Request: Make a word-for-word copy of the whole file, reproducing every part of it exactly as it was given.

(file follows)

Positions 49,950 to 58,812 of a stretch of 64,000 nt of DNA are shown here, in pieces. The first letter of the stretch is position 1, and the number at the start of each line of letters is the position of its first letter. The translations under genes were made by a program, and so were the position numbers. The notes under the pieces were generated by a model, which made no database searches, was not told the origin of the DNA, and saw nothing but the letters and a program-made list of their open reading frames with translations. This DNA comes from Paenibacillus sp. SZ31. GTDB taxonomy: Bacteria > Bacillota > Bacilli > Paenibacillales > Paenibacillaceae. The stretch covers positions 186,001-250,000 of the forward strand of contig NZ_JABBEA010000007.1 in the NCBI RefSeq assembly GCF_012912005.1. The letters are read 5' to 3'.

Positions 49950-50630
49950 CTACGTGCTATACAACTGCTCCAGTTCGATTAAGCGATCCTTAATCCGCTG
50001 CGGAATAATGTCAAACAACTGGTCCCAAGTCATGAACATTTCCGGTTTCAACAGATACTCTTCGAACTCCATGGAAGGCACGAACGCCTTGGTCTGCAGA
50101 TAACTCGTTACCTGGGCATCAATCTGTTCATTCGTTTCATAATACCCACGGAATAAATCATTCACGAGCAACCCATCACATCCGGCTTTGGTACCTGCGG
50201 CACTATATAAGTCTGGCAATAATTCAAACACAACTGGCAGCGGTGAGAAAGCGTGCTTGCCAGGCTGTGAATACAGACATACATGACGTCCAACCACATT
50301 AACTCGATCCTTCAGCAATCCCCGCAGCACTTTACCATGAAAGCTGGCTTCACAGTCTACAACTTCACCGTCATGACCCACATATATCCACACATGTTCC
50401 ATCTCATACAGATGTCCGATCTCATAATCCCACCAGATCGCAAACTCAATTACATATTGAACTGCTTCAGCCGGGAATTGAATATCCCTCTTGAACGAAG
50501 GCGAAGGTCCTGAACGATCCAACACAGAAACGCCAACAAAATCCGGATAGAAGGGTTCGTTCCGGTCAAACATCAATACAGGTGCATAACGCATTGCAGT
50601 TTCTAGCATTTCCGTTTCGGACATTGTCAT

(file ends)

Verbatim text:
Positions 49,950 to 58,812 of a stretch of 64,000 nt of DNA are shown here, in pieces. The first letter of the stretch is position 1, and the number at the start of each line of letters is the position of its first letter. The translations under genes were made by a program, and so were the position numbers. The notes under the pieces were generated by a model, which made no database searches, was not told the origin of the DNA, and saw nothing but the letters and a program-made list of their open reading frames with translations. This DNA comes from Paenibacillus sp. SZ31. GTDB taxonomy: Bacteria > Bacillota > Bacilli > Paenibacillales > Paenibacillaceae. The stretch covers positions 186,001-250,000 of the forward strand of contig NZ_JABBEA010000007.1 in the NCBI RefSeq assembly GCF_012912005.1. The letters are read 5' to 3'.

Positions 49950-50630
49950 CTACGTGCTATACAACTGCTCCAGTTCGATTAAGCGATCCTTAATCCGCTG
50001 CGGAATAATGTCAAACAACTGGTCCCAAGTCATGAACATTTCCGGTTTCAACAGATACTCTTCGAACTCCATGGAAGGCACGAACGCCTTGGTCTGCAGA
50101 TAACTCGTTACCTGGGCATCAATCTGTTCATTCGTTTCATAATACCCACGGAATAAATCATTCACGAGCAACCCATCACATCCGGCTTTGGTACCTGCGG
50201 CACTATATAAGTCTGGCAATAATTCAAACACAACTGGCAGCGGTGAGAAAGCGTGCTTGCCAGGCTGTGAATACAGACATACATGACGTCCAACCACATT
50301 AACTCGATCCTTCAGCAATCCCCGCAGCACTTTACCATGAAAGCTGGCTTCACAGTCTACAACTTCACCGTCATGACCCACATATATCCACACATGTTCC
50401 ATCTCATACAGATGTCCGATCTCATAATCCCACCAGATCGCAAACTCAATTACATATTGAACTGCTTCAGCCGGGAATTGAATATCCCTCTTGAACGAAG
50501 GCGAAGGTCCTGAACGATCCAACACAGAAACGCCAACAAAATCCGGATAGAAGGGTTCGTTCCGGTCAAACATCAATACAGGTGCATAACGCATTGCAGT
50601 TTCTAGCATTTCCGTTTCGGACATTGTCAT